Research interests



Ellis, K., Lewington, P., Powis, L., Oliver, C., Waite, J., Heald, M., Apperly, I., Sandhu, P., & Crawford, H. (2020). Scaling of early social cognitive skills in typically developing infants and children with autism spectrum disorder. Journal of Autism and Developmental Disorders, doi: 10.1007/s10803-020-04449-9

Ellis, K., Oliver, C., Stefanidou, C., Apperly, I., & Moss, J. (2020). An observational study of social interaction skills and behaviors in Cornelia de Lange, fragile X and Rubinstein-Taybi syndromes. Journal of Autism and Developmental Disorders, doi: 10.1007/s10803-020-04440-4

Oliver, C., Royston, R., Crawford, H., Moss, J., Waite, J., Arron, K., Burbidge, C., Ellis, K., Nelson, L., Ross, E., Russell, H., & Welham, A. (2019). Informant assessments of behaviour and affect for people with intellectual disability. University of Birmingham

King, D., Ellis, K. R., Seri, S., Wood, A. G. (2019). A systematic review of cross-sectional differences and longitudinal changes to the morphometry of the brain following paediatric traumatic brain injury. Neuroimage clinical, 23, doi: 10.1016/j.nicl.2019.101844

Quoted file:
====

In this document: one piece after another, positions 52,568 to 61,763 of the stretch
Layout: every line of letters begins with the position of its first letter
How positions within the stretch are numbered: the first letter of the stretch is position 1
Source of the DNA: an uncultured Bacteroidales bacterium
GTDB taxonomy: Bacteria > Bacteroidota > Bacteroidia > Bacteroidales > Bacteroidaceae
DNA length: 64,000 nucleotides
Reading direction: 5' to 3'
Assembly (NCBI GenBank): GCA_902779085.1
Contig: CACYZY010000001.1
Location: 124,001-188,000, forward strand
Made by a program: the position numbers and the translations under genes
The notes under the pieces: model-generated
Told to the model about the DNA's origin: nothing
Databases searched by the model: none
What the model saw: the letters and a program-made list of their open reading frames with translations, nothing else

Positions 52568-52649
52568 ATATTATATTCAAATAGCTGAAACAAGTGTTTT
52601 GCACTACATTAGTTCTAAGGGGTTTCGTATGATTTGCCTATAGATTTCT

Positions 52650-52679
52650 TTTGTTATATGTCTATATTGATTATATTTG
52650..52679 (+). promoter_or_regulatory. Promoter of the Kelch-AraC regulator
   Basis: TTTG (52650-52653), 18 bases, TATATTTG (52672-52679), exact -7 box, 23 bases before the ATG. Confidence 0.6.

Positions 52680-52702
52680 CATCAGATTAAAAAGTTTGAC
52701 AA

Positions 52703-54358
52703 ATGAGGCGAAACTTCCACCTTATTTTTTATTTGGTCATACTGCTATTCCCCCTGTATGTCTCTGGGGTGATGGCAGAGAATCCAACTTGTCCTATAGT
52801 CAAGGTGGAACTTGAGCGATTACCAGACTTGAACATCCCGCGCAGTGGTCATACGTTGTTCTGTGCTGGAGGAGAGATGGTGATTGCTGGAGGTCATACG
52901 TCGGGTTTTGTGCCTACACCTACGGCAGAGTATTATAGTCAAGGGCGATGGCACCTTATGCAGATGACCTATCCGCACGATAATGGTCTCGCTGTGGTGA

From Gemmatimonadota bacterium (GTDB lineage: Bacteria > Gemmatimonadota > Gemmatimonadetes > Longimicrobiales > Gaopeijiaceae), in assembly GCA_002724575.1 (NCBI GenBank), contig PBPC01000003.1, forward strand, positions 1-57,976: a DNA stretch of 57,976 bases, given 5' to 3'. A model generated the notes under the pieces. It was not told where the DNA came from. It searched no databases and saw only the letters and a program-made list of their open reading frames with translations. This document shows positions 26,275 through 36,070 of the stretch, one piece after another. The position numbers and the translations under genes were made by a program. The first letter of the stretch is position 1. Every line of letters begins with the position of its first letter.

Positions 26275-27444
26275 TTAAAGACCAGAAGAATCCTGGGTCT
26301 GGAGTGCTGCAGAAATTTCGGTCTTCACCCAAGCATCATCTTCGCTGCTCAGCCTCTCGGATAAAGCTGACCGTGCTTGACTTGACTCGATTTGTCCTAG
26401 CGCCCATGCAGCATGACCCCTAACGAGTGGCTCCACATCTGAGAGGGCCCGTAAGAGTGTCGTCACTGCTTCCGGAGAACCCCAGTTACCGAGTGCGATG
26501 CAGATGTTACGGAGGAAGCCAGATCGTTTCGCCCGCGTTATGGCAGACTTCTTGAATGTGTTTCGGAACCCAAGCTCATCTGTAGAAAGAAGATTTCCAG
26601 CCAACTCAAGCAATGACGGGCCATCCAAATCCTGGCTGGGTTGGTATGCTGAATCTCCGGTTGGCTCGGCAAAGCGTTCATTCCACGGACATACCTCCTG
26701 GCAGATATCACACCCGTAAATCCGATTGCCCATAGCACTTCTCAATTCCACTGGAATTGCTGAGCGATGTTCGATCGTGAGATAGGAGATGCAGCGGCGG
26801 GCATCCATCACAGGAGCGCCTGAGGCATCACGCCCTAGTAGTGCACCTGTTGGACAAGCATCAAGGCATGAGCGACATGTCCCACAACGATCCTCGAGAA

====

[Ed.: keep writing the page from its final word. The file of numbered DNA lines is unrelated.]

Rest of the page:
Background Gaze following difficulties are considered an early marker of autism, thought likely to cumulatively impact the development of social cognition, language and social skills. Subtle differences in gaze following abilities may contribute to the diverse range social and communicative autistic characteristics observed across people with genetic syndromes, such as Cornelia de Lange (CdLS) and fragile X (FXS) syndromes. Aims To compare profiles of 1) visual attention to the eye region at critical points of the attention direction process, 2) whether children follow the gaze cue to the object, and 3) participant looking time to the target object following the gaze cue between groups and conditions. Materials and Methods Children with CdLS (N=11) and FXS (N=8) and autistic (N=22) and neurotypical (N=22) children took part in a passive viewing paradigm adapted from Senju & Csibra (2008), in which videos of a central cue (ball/cartoon face/human face) directed attention towards one of two objects. Visual attention patterns were recorded via eye tracking technology. Results Neurotypical children were used as a reference group against which the autistic, CdLS and FXS groups were compared. Although autistic children looked at the eye region for significantly less time, they looked at the target object as frequently and for a similar duration as neurotypical children. Children with FXS looked at the target as frequently as neurotypical children but looked at it for comparatively less time. Both neurotypical children and children with CdLS frequently looked at the eye region, but children with CdLS were less likely to look at the target than neurotypical children. Conclusions Findings provide preliminary evidence of unique patterns of visual attention and gaze following strategies in children with CdLS, children with FXS and autistic children. These unique gaze following patterns may underpin the distinct profiles of social and communication autistic traits observed between these groups.